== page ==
The stomp was a form of Opvnkv Haco (a traditional dance of the Indigenous American tribes common to southeast) and in Cherokee, Creeks and Seminole societies the dance had both social and religious significance e.g. fertility ceremonies. There were different dances for men and women and the movements were a mixture of shuffle and stomp which resembled the movements of an inebriate person. The dance emphasised movements of the feet and postures for the head but the arms were not considered important. The dance usually took place inside confined floor space and whilst the Stomp was not meant to be a physically challenging exercise, all the participants were likely to dance most of the night.
The Opvnkv Haco was set to a drum beat. The dance style lent itself well to the emerging youth culture of the fifties with an emphasis on bass and drums the single stance movement provided opportunity to break with the close proximity of previous popular dances. Now individuals could with minimum physical exertion stand alone or in formation doing the Stomp. The dance became popular among beatniks, ton up boys (pre-rockers) and surfies.
The term skiffle was originally used to describe Chicago jug bands of the 20's whose original sound came from replacing traditional instruments with kazoos, washboards, broom handle basses and liquor jugs. Lonnie Donegan was the champion, yet despite chart success in the States, the 'do it yourself' fifties fad died as quickly as it started. Although it did not contribute significantly to popular music per se, it did give prominence to the guitar as an instrument to be played. At first rock records had used guitars as music to listen to. Skiffle bands were often seen on stage wearing sandals (thongs) or sneakers. The fashion had been made popular at the Melbourne Olympics by the Japanese swimming team who wore them as sports sandals.
Around the same time, beatniks were usually young intellectuals, who followed the beat generation as typified by Alan Ginsberg and Jack Kourack, wore sandals or preferred to walk bare feet as an alternative break from convention. As the seventies approached many beatniks became hippies.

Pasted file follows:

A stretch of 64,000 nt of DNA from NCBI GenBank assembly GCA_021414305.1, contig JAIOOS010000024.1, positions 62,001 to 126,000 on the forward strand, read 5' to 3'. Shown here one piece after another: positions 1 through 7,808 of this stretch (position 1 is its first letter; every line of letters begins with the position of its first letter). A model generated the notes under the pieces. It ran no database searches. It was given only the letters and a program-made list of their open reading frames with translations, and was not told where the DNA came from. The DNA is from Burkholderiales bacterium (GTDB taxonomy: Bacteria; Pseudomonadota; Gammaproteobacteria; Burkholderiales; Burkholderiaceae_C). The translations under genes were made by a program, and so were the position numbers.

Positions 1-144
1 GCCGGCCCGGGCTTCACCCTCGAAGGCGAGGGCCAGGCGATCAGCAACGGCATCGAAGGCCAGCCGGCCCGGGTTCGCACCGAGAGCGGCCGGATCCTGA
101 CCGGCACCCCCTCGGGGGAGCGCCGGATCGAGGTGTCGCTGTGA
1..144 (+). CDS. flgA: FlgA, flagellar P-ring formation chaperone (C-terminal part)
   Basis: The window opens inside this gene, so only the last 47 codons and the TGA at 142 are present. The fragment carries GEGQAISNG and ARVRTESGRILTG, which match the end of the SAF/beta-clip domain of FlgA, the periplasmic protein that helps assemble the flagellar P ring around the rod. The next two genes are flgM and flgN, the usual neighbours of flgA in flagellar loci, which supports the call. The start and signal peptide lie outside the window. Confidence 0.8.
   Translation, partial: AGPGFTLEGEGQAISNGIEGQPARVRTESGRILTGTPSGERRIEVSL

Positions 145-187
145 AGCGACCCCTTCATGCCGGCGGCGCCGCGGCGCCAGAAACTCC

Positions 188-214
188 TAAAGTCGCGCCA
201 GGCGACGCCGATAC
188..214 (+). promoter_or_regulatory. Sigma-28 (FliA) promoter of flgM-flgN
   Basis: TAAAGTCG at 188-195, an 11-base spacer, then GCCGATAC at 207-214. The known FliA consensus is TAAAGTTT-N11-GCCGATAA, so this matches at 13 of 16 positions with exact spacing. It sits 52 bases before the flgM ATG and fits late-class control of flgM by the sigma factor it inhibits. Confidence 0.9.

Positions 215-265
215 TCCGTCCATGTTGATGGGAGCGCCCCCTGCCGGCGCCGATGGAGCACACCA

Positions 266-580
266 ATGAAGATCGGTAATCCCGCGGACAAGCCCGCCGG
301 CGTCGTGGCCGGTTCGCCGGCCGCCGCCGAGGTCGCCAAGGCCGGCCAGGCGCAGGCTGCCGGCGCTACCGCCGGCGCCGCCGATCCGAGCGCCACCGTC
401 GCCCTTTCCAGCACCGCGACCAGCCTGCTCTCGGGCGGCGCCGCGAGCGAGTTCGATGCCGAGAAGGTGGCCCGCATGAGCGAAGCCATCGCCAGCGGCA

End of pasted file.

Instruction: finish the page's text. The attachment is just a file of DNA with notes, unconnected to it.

The term Ton-Up referred to bikers in the UK who travelled at 100 miles per hour on the new motorway system. These were different and considered tougher than the Teddy boys and their main obsession was with motor bikes. Their style included leather jackets with colours, jeans & studded belts, T Shirts and cowboy boots. Their music was distinctly Rock & Roll and they listened to it on jukeboxes, drinking coke or expresso, in coffee bars. Two distinctive characteristics of the new breed of delinquent was their walk, al la James Dean; and the new language of youth, 'Daddy-O'. Much preparation and pruning went into just looking 'cool'.
A must fashion accessory for the distinctive quaff was the ubiquitous hair comb and the more macho it looked the better.
'Flickcombs' were essential. Footwear took on a cowboy boot flavour. Not quite as ostentatious as the original Hollywood styles of the 30's but distinctly macho, none the less.
Their boots were similar to Mexican riding boots (or vaquero) and sat well on the bike but the shoe portion was made so tight it made walking difficult and often painful. As both boots were made on the same last they needed breaking in which may have accounted for the Ton Up boy’s aggressive behaviour.
Surfies particularly in Australia went barefoot and the Stomp was their preferred dance throughout the fifties and early sixties. Stomping was often so loud and potentially damaging to dance floors many dance halls banned the dance.